In my quick chat with Gavin Cooney from Learnosity I advised him to pursue a similar strategy: the core competences of his company are their technical skills (I call them “Asterisk plumbers”) and their ability to find strategic partnerships (not that he needs any advice, I am sure his business development skills far outshine mine!).

Some companies seem to sit on the fence when it comes to being a technology or a content development company. LearningGuide Solutions has an Electronic Performance Support System (EPSS) and develops content for it. I believe that EPSSs could be a very efficient way of getting people up to the task with a piece of software. The demo of their product left me underwhelmed.  They have been on the market for quite a while now, but their LearningGuide does not seem to have evolved past a an improved version of an online help system. The granularity of the context sensitivity was disappointing, the authoring has no version control and there are no social features. Wouldn’t it be great if people could write their own tips with the guides? How come LearningGuide has not kept up and emulated some of the functionality that platforms like Get Satisfaction have?

Learning as a Managed Service
I was interested to know whether any vendors would be able to deliver a large part of the learning function (at least the technology and support for the technology) as a managed service. I talked to two vendors:

I asked the people from Learn.com why they keep winning the reader’s choice for “Best Enterprise Learning Management System” category of Elearning! magazine (“Is it because all your customers get a free subscription to the mag?” wasn’t really appreciated). The first answer came from the sales guy: “Because we guarantee Return On Investment”. I don’t even know what that is supposed to mean, but they seem to think it is relevant (check out the relentless Flash-based ROI counter on their site). Luckily the next guy had a more sensible answer: Learn.com has all of their customers on the same code base and has a rapid development process for this code. This means they are able to deliver new functionality and fixes faster than corporations would be able to do for themselves. According to them they have the authentication problem solved and are able to integrate with HR systems like SAP through a mature web-services based architecture. They also had really smart answers to my questions about reporting. One thing I appreciated was their support for all web browsers: it is not often that somebody can promise me support for IE, Opera, Firefox and Safari without blinking. I always take that as a sign that technicians might be in charge instead of marketeers.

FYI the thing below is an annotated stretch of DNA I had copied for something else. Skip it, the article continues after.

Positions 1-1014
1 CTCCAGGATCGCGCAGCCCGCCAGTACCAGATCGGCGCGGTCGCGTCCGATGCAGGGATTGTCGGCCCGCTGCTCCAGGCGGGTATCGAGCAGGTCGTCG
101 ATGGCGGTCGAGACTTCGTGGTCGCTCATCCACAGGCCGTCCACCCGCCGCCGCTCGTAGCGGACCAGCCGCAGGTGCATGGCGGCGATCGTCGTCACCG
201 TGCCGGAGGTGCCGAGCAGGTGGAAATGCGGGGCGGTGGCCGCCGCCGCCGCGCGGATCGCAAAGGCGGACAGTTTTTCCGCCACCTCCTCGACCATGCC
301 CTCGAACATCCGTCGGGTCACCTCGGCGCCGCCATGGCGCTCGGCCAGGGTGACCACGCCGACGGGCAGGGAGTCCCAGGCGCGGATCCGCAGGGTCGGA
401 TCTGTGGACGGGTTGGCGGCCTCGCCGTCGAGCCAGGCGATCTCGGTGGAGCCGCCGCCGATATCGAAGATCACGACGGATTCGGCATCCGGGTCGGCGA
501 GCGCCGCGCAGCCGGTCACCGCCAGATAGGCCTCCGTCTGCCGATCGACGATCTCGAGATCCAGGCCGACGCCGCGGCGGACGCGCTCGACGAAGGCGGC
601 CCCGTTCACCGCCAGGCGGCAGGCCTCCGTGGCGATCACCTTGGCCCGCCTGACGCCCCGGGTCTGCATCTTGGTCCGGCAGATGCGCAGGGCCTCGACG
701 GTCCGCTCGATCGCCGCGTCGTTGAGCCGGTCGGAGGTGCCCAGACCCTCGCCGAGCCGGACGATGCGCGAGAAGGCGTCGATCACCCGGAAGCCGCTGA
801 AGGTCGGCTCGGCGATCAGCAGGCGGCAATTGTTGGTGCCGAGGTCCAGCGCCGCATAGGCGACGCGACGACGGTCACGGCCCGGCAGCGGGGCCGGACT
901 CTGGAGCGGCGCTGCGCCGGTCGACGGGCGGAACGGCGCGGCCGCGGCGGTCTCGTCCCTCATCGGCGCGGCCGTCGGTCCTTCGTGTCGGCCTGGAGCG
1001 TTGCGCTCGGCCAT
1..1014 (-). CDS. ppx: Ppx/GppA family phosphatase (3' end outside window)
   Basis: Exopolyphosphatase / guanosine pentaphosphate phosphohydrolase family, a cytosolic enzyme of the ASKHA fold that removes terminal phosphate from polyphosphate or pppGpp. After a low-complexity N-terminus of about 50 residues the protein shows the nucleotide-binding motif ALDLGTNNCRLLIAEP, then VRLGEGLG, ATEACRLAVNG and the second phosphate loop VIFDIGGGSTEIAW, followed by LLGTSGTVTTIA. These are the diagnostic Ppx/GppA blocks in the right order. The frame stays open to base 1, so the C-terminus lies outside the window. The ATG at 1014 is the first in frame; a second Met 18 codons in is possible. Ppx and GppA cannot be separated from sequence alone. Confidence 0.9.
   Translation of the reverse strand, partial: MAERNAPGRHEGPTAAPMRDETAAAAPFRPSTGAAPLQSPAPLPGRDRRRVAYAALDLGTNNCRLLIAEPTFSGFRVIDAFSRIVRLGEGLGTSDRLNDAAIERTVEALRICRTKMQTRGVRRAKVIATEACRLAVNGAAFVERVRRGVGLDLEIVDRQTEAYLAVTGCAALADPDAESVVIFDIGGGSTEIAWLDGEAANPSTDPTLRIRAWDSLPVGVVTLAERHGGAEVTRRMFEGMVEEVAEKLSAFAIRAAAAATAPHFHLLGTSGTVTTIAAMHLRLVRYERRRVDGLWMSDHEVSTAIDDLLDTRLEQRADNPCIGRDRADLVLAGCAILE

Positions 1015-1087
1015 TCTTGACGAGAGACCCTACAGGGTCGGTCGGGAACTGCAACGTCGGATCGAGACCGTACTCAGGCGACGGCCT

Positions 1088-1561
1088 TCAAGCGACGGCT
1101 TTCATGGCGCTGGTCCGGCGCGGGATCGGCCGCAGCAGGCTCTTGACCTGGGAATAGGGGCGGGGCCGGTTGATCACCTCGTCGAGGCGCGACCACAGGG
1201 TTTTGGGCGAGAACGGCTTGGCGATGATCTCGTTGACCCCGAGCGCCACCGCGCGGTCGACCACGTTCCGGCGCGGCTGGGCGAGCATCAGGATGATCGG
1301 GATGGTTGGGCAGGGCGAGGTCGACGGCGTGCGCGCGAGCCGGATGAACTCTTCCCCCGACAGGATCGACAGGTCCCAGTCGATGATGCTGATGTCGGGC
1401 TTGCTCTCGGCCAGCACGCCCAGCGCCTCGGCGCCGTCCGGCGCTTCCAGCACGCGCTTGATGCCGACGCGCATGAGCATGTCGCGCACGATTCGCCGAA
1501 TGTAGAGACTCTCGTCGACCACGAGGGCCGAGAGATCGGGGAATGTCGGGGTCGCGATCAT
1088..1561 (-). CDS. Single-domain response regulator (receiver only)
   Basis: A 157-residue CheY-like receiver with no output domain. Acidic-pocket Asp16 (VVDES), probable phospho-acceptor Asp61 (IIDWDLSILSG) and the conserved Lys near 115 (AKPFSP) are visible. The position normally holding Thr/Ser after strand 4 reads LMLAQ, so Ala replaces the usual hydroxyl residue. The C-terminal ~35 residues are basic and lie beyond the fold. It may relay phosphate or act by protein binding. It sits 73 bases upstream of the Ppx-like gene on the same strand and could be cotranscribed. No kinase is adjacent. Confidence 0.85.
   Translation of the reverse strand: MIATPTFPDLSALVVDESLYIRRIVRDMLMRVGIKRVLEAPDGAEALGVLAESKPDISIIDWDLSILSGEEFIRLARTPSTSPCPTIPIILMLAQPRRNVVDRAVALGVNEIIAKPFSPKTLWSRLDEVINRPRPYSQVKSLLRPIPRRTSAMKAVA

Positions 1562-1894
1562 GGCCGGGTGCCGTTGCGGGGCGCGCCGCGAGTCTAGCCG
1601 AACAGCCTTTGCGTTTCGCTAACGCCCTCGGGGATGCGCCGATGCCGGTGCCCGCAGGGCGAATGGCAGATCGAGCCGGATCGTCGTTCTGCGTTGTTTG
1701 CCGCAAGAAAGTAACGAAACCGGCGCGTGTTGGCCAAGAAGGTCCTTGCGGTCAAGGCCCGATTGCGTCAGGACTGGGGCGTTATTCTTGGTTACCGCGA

Another company that I checked out was the Edvantage group. This UK based business has signed a couple of large contracts recently. They deliver a completely integrated content development and delivery street through a Software as a Service solution. In that sense they are similar to Learn.com.

I would be interested to hear from anybody who has some real world experience with either of these companies.

Moodle Everywhere?
Moodle has become ubiquitous. It seemed that about one in four stands at the exhibition had something to say about Moodle. You can see that this is very market driven (open source finally has become cool), as a lot of the exhibitors had no idea what they were talking about.

My personal favourite was somebody from Saffron Interactive whom I asked about their social networking offerings. Their whole stand was adorned with logos from Facebook, LinkedIn and Twitter. I was wondering if they maybe had thought of a smart way to integrate these services into learning offerings. She showed me a couple of screenshots of something that looked a bit like Ning and told me they created social communities for their clients. She then proceeded to tell me that the platform they used for this was Moodle and that an implementation of Moodle in general only takes three(!) days. I love Moodle, but I would never use it to create a social community and to make Moodle look like her screenshots takes a lot more than three days. I had to move on after that.

A very impressive Moodle offering came from aardpress. They have invested a lot of their programming talent (months and months of work) into creating Moomis, a set of tools that fills some of Moodle’s gaps for the corporate learning world. Unlike the corporate Moodle solutions that I have seen so far (e.g. ELIS), Moomis is not a set of successful open source projects that are integrated into Moodle. Instead, all functionality is created inside Moodle itself, using Moodle’s libraries and its add-on architecture. This had advantages on the usability side, but could have disadvantages on the side of functionality (i.e. it is hard to write a very rich tool from scratch). aardpress (they don’t seem to want to capitalise their name) is hard at work getting Moomis ready for Moodle 2.0. I hope they are successful in turning this into a sustainable project and maybe even collaborate a bit more with Moodle HQ in developing this type of functionality.

In the conference part of Learning Technologies there was a small meeting of corporate Moodle users that I crashed into in its last 15 minutes. I am glad I did, because I met Mark Berthelemy there, who I had only seen on Moodle.org before.

Monkeys with typewriters

Monkeys with typewriters

Wisdom Architects
Another meeting I thoroughly enjoyed was my talk with Lawrence O’Connor from Wisdom Architects. We chatted about implementing learning technology in very large organisations, discussed theories of memory and the Mind Palace 3D iPhone app he is developing. This app will help people memorise better using the time-tested technique of building a memory palace. I find it fascinating how we are both using technology to outsource our memory (my phone keeps all my to-do tasks, phone numbers, etc.) and to help us get a better memory. I am wondering whether we will see more study tools like this app and like eFaqt in the near future.